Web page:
PLANS for a refused Kilgetty takeaway, which planners felt was “likely to attract some customers who would behave in an inconsiderate manner,” have been allowed on appeal.
Applicants Mr and Mrs Akay and Llewellyn’s application for a change of use of ground floor residential accommodation to a food takeaway, and associated works, at Llyniams, Carmarthen Road, was turned down by Pembrokeshire planners last November.
The application was refused on several conditions, including the site being some 400m away from the nearest public car park, which it was felt would lead to customers’ vehicles parking on double yellow lines outside the premises.
It was also felt that “the hot food takeaway is likely to attract some customers who would behave in an inconsiderate manner and generate undue noise and disturbance late in the evening which would have a detrimental impact on the occupants of nearby residential properties at a time when they should reasonably expect some peace”.
Local community council Kilgetty-Begelly Community Council objected to the application, citing concerns of road safety regarding parking close to a junction, parking referred to in the application is not public parking and further concern of hygiene in relation to the proposed joint use of a barber shop and a food outlet.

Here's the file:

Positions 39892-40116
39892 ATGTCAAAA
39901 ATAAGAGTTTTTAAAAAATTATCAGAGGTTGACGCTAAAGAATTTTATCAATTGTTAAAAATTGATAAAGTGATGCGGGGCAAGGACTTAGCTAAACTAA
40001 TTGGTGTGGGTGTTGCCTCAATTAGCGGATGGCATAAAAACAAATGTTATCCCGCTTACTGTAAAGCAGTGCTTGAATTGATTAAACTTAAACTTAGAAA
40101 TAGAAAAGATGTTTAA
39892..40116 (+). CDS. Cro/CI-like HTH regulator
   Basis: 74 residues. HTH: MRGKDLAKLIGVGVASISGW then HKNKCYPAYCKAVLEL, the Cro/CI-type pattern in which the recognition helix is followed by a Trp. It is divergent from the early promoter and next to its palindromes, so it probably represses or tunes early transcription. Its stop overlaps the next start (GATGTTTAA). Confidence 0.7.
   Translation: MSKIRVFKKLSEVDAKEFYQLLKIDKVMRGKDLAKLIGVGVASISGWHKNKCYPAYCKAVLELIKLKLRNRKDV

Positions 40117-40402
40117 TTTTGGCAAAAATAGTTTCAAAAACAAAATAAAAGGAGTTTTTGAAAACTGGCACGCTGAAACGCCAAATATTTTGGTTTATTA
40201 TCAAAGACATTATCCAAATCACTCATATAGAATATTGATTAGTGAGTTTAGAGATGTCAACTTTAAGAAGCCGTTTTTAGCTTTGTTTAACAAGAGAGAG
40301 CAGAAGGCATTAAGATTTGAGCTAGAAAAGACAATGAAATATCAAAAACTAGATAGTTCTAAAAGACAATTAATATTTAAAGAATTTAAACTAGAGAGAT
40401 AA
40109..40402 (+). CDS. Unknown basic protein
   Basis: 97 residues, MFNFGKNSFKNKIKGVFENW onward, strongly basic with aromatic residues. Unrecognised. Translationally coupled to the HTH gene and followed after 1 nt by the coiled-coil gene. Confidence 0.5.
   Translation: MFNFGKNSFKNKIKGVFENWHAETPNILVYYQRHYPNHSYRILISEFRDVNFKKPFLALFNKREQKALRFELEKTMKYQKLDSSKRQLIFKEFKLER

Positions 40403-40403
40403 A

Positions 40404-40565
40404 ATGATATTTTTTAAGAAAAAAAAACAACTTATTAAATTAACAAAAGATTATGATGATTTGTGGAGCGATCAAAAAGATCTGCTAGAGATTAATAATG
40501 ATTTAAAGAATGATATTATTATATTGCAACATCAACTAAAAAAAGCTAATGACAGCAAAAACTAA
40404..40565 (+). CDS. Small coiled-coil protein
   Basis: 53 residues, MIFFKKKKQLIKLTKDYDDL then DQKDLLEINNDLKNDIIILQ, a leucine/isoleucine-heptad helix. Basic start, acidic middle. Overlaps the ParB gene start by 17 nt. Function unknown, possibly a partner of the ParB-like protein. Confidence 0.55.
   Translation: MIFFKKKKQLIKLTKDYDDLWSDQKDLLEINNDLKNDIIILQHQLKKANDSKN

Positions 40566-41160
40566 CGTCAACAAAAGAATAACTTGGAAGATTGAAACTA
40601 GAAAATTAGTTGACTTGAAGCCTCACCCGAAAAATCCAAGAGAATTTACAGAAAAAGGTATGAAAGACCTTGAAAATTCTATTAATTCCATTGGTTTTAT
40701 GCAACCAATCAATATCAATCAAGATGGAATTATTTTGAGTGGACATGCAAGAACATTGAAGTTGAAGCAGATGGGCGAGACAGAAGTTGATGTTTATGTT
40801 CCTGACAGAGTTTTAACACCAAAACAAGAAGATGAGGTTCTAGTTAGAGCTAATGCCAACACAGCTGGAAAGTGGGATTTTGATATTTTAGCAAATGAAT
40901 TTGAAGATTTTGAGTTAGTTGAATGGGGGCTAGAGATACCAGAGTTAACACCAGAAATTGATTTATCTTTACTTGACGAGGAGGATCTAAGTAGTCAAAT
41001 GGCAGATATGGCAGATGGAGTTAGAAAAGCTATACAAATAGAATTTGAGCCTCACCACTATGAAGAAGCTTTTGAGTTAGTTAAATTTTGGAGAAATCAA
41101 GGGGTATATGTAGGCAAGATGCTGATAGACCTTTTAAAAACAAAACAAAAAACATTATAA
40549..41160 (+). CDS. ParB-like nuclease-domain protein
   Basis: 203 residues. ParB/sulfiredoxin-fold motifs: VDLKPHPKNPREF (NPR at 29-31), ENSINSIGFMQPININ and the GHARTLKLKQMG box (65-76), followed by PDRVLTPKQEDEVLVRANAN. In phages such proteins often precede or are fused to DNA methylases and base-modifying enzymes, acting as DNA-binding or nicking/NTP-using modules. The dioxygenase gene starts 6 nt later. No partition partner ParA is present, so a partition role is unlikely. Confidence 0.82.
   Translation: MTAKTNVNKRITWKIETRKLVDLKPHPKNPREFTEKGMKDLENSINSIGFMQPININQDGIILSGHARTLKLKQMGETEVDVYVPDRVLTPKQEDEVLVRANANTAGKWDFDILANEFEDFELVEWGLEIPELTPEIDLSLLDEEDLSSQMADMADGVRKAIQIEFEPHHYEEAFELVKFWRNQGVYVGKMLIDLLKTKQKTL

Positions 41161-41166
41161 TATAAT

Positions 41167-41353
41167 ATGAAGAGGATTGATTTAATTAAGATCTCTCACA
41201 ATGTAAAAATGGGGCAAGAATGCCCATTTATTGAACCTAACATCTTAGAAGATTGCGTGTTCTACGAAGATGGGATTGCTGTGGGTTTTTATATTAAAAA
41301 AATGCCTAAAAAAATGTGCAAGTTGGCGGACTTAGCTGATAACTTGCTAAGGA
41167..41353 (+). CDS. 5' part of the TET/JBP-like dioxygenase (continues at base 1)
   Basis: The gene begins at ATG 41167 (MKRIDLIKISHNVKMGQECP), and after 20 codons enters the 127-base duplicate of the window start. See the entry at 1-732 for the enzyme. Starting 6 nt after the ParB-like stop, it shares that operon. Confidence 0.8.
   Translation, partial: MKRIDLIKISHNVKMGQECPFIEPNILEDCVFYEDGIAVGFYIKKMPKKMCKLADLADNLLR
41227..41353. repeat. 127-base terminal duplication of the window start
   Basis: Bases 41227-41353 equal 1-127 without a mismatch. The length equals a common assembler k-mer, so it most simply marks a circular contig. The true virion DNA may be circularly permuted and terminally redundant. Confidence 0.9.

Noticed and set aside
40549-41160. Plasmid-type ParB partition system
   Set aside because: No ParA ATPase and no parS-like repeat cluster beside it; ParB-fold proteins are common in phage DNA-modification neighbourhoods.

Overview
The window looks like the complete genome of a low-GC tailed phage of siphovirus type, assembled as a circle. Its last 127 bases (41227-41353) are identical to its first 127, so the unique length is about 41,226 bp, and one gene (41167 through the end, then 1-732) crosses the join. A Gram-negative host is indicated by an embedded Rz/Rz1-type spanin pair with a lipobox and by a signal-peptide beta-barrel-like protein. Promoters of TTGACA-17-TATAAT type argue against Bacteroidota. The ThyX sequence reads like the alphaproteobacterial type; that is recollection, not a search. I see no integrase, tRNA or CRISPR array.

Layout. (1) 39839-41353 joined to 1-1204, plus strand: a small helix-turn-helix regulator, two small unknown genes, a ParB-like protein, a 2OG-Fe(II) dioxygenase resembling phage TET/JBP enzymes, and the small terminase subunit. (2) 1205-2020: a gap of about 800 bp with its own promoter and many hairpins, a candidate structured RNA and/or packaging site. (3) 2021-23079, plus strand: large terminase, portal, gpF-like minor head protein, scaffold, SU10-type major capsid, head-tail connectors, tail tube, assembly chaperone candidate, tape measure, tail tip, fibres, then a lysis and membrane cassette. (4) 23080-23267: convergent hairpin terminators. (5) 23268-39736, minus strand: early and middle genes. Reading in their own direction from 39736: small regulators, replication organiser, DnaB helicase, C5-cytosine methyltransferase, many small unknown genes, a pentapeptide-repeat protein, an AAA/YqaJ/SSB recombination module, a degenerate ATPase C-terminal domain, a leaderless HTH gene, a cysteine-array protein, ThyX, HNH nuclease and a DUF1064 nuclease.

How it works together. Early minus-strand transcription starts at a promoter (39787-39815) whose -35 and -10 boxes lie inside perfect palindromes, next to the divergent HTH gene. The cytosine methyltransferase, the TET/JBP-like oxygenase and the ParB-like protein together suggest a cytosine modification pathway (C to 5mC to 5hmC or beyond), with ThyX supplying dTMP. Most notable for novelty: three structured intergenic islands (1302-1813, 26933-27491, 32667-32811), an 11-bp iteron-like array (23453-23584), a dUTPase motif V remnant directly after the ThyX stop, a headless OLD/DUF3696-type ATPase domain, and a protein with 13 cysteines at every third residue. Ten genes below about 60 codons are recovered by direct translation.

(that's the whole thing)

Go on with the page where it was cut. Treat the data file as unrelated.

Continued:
Following refusal, the applicants appealed to Planning and Environment Decisions Wales (PEDW) – through agent Andrew Vaughan-Harries – against the decision, with Kilgetty/Begelly Community Council also objecting to that appeal.
However, a planning inspector recently accepted the appeal.
On the issue of parking, Inspector R H Duggan BSc said he considered it unlikely “that customers would risk parking in this location even for a short time”, adding: “Indeed, I saw this for myself where customers to the adjacent post office did not park outside on the double yellow lines but parked to the side of that property or walked from elsewhere.”
The inspector did, however, address previously raised concerns about a proposed flue extraction system, saying: “I am of the opinion that this can be overcome via a condition requiring the installation of suitable extraction facilities.”
He concluded: “Therefore, whilst I note the concerns raised by the council and interested parties, they are not sufficient to alter the considerations that lead me to conclude that the proposal would be unlikely to cause harm to the living conditions of local residents.”
Agent Andrew-Vaughan-Harries said: “Delighted the Inspector agreed with our findings that no harm was identified on highways safety and that any noise/smell could be covered by conditions and appropriate mitigation.”